Bugatti has announced that it will be creating a range of six special models based on the Veyron Grand Sport Vitesse that commemorate figures in the company’s history, with the first example – named after racing driver Jean-Pierre Wimille – being unveiled at next month’s Monterey Auto Week in California (August 18).
Piloting a Bugatti T51 in 1932, Wimille won the La Turbie hill climb, the Grand Prix de Lorraine and the Grand Prix d’Oran. He also tasted Grand Prix success in 1934 and 1936 behind the wheel of a T59. 1937 was fruitful thanks to a win at the 24 Hours of Le Mans in a Type 57G Tank, a feat repeated in 1939 with the supercharged Type 57C Tank.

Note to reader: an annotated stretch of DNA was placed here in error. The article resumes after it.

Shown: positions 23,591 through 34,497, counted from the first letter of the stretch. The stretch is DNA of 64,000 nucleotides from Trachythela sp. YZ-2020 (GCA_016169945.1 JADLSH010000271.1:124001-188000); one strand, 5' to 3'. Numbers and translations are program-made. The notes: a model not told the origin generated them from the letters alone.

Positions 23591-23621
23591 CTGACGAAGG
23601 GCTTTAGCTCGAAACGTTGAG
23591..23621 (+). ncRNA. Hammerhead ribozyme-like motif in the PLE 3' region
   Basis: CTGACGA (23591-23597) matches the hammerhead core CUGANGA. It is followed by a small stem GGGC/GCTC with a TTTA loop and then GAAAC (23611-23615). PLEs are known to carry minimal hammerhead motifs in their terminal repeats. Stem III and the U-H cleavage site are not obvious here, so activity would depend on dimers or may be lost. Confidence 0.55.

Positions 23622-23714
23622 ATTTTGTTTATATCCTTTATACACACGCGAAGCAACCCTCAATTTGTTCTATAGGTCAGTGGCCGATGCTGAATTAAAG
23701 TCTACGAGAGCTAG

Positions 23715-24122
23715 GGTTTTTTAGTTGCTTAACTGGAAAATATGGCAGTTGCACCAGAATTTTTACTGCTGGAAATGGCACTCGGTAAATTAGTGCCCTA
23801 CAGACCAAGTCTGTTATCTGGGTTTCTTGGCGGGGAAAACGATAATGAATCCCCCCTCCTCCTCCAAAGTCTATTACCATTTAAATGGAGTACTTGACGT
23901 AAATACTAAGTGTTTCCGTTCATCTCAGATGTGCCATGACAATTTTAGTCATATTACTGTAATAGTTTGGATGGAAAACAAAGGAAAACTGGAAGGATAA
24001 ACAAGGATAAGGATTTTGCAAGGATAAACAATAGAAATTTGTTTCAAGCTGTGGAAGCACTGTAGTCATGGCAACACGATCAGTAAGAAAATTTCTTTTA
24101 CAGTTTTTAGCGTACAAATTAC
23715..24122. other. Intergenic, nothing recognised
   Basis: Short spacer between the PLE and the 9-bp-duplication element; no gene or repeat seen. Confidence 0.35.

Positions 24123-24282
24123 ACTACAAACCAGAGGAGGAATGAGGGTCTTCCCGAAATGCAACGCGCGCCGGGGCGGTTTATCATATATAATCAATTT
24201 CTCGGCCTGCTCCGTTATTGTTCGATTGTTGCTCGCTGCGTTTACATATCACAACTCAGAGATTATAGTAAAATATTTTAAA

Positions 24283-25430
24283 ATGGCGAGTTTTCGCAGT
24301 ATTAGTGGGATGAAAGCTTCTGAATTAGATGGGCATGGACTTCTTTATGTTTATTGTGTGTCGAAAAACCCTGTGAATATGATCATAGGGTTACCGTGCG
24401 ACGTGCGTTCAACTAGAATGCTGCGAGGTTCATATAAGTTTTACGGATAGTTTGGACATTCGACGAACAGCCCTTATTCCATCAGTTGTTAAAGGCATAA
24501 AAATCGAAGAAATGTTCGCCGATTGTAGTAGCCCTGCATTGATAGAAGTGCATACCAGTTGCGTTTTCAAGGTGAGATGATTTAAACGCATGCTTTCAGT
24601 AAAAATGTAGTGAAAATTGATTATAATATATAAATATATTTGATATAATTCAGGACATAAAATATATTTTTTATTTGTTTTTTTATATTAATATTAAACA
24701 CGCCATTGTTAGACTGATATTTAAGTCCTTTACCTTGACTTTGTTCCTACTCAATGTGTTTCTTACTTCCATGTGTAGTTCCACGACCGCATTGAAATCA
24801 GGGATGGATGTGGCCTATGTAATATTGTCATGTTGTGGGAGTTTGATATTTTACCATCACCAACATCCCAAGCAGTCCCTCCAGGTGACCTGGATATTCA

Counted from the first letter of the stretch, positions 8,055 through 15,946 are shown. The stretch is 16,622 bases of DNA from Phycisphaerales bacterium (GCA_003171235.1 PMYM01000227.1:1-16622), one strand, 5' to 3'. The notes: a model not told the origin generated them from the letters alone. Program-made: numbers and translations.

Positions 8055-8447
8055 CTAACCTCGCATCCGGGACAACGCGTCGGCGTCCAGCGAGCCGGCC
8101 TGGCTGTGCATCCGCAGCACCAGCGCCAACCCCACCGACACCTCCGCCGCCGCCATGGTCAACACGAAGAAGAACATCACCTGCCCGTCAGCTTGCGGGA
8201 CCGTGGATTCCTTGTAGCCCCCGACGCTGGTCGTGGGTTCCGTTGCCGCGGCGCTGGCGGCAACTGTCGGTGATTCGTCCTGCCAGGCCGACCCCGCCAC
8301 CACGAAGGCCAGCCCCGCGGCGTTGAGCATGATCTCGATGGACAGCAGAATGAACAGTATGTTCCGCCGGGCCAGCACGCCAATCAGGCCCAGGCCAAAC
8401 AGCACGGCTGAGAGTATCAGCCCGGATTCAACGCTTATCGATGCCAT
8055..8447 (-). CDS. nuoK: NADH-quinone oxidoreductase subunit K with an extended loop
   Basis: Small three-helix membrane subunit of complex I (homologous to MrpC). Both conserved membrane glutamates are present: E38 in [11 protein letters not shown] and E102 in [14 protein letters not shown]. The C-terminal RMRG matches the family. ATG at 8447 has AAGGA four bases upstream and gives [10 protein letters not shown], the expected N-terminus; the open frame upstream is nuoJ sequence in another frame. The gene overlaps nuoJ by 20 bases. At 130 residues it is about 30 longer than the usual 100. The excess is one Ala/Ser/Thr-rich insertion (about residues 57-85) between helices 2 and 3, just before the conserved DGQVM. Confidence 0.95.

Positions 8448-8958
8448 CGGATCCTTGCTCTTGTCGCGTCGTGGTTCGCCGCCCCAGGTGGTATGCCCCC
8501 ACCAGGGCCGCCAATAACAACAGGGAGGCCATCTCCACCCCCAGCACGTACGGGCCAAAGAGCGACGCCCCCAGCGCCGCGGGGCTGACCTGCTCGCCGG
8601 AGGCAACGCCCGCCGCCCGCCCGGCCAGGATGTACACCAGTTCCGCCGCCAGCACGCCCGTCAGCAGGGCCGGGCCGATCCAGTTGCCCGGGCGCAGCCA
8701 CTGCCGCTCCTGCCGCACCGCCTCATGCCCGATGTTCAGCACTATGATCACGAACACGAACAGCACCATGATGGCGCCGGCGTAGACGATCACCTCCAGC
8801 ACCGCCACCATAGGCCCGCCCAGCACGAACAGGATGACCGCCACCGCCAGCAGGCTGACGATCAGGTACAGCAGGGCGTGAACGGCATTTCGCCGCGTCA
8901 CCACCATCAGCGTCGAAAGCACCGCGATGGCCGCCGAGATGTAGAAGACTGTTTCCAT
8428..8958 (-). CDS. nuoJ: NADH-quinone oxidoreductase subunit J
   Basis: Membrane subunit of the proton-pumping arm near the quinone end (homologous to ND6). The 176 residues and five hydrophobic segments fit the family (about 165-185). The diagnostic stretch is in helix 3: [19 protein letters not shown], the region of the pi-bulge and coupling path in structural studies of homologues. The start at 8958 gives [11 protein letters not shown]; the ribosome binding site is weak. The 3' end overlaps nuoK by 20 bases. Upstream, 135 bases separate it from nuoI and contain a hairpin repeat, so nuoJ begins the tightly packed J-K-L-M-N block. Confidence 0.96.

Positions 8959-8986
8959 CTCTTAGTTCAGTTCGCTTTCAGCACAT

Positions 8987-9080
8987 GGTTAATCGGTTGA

Finished in blue clear-coated carbon fibre and light Wimille Bleu paintwork as a nod to Wimille’s victorious Type 57G tank-bodied racer, the cockpit has been specially designed to match the exterior of the vehicle. “The materials and colors selected, as well as a host of details, all reference the essential characteristics of the classic models driven by those figures to whom our edition pays homage. With these Bugatti Legends we are giving history a modern makeover,” said Achim Anscheidt, chief designer at Bugatti.
Using the 8.0-litre W16 from the 431 km/h Super Sport – complete with upgraded turbochargers, the Vitesse enjoys an elephantine 895 kW (1,200 hp) and 1,500 Nm of torque, rather than the usual 746 kW (1,001 hp) and 1,250 Nm seen in the regular open-topped model. The Vitesse was also recognised as the world’s fastest open-top production sports car after reaching 408.84 km/h (254.04 mph) at Ehra-Lessien.
Just three ‘Legend Jean-Pierre Wimille’ editions will be built, so get saving.